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Interlaboratory evaluation of in vitro cytotoxicity and inflammatory responses to engineered nanomaterials: the NIEHS Nano GO Consortium.

Xia T, Hamilton RF, Bonner JC, Crandall ED, Elder A, Fazlollahi F, Girtsman TA, Kim K, Mitra S, Ntim SA, Orr G, Tagmount M, Taylor AJ, Telesca D, Tolic A, Vulpe CD, Walker AJ, Wang X, Witzmann FA, Wu N, Xie Y, Zink JI, Nel A, Holian A - Environ. Health Perspect. (2013)

Bottom Line: MWCNTs did not produce cytotoxicity, but stimulated lower levels of IL-1β production in THP-1 cells, with the original MWCNT producing the most IL-1β.The results provide justification for the inclusion of mechanism-linked bioactivity assays along with traditional cytotoxicity assays for in vitro screening.In addition, the results suggest that conducting studies with multiple relevant cell types to avoid false-negative outcomes is critical for accurate evaluation of ENM bioactivity.

View Article: PubMed Central - PubMed

Affiliation: Department of Medicine, Division of NanoMedicine, Center for Environmental Implications of Nanotechnology, California Nanosystems Institute, University of California at Los Angeles, Los Angeles, California, USA.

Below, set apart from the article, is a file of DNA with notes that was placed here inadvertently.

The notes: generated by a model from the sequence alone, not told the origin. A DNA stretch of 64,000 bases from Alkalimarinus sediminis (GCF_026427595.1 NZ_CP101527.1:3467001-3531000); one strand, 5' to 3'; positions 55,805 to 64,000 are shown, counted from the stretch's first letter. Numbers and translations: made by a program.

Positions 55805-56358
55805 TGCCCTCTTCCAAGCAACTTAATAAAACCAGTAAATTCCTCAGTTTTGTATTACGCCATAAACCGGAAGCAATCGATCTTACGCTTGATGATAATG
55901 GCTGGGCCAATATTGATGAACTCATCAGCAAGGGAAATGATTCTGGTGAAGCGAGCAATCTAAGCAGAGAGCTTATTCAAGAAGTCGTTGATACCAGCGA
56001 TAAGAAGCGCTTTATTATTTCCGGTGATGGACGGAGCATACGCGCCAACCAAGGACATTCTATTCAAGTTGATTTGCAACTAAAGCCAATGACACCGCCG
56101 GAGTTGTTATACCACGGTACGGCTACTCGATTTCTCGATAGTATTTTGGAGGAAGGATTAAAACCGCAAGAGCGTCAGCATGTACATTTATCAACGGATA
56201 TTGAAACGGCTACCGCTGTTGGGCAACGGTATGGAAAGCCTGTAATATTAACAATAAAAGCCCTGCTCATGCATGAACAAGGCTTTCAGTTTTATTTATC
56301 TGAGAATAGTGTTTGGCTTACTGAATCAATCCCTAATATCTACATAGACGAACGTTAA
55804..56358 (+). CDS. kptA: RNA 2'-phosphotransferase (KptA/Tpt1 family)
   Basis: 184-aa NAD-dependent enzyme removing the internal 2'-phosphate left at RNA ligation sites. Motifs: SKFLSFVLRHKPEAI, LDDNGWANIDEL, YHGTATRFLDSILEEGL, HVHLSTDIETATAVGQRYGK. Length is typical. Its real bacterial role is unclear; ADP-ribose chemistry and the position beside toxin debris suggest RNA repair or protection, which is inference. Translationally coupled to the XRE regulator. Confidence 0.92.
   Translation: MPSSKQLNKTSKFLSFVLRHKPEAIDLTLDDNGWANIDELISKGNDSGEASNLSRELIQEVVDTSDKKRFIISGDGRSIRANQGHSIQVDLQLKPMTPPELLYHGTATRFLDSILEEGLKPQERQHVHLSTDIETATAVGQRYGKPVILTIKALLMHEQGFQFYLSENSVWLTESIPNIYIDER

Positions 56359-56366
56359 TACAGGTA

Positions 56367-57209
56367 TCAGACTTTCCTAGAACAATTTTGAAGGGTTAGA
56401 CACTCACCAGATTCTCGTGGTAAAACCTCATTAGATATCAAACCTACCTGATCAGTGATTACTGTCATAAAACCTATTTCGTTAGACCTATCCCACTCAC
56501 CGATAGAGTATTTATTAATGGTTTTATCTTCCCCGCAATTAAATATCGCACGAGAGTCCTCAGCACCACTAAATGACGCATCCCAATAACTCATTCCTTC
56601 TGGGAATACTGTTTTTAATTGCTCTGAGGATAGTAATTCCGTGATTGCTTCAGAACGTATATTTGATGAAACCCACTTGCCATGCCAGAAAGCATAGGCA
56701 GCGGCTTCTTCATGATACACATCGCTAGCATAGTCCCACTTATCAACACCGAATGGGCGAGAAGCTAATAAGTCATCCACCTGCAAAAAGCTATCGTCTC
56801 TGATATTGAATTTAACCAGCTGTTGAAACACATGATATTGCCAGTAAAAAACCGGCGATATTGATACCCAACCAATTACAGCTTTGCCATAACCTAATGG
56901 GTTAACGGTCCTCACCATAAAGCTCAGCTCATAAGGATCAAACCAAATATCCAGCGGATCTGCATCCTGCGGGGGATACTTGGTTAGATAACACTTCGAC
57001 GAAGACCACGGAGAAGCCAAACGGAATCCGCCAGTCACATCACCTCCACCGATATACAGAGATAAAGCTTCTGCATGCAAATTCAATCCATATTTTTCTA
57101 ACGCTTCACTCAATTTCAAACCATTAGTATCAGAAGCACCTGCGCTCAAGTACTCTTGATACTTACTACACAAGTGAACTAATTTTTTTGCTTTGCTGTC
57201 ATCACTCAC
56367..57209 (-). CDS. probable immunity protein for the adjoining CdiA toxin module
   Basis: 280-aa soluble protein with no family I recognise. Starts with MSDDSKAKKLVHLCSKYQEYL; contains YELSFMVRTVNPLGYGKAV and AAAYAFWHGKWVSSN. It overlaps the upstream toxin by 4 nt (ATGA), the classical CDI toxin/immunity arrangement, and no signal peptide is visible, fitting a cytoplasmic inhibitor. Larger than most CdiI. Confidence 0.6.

ABSTRACT

Background: Differences in interlaboratory research protocols contribute to the conflicting data in the literature regarding engineered nanomaterial (ENM) bioactivity.

Objectives: Grantees of a National Institute of Health Sciences (NIEHS)-funded consortium program performed two phases of in vitro testing with selected ENMs in an effort to identify and minimize sources of variability.

Methods: Consortium program participants (CPPs) conducted ENM bioactivity evaluations on zinc oxide (ZnO), three forms of titanium dioxide (TiO2), and three forms of multiwalled carbon nanotubes (MWCNTs). In addition, CPPs performed bioassays using three mammalian cell lines (BEAS-2B, RLE-6TN, and THP-1) selected in order to cover two different species (rat and human), two different lung epithelial cells (alveolar type II and bronchial epithelial cells), and two different cell types (epithelial cells and macrophages). CPPs also measured cytotoxicity in all cell types while measuring inflammasome activation [interleukin-1β (IL-1β) release] using only THP-1 cells.

Results: The overall in vitro toxicity profiles of ENM were as follows: ZnO was cytotoxic to all cell types at ≥ 50 μg/mL, but did not induce IL-1β. TiO2 was not cytotoxic except for the nanobelt form, which was cytotoxic and induced significant IL-1β production in THP-1 cells. MWCNTs did not produce cytotoxicity, but stimulated lower levels of IL-1β production in THP-1 cells, with the original MWCNT producing the most IL-1β.

Conclusions: The results provide justification for the inclusion of mechanism-linked bioactivity assays along with traditional cytotoxicity assays for in vitro screening. In addition, the results suggest that conducting studies with multiple relevant cell types to avoid false-negative outcomes is critical for accurate evaluation of ENM bioactivity.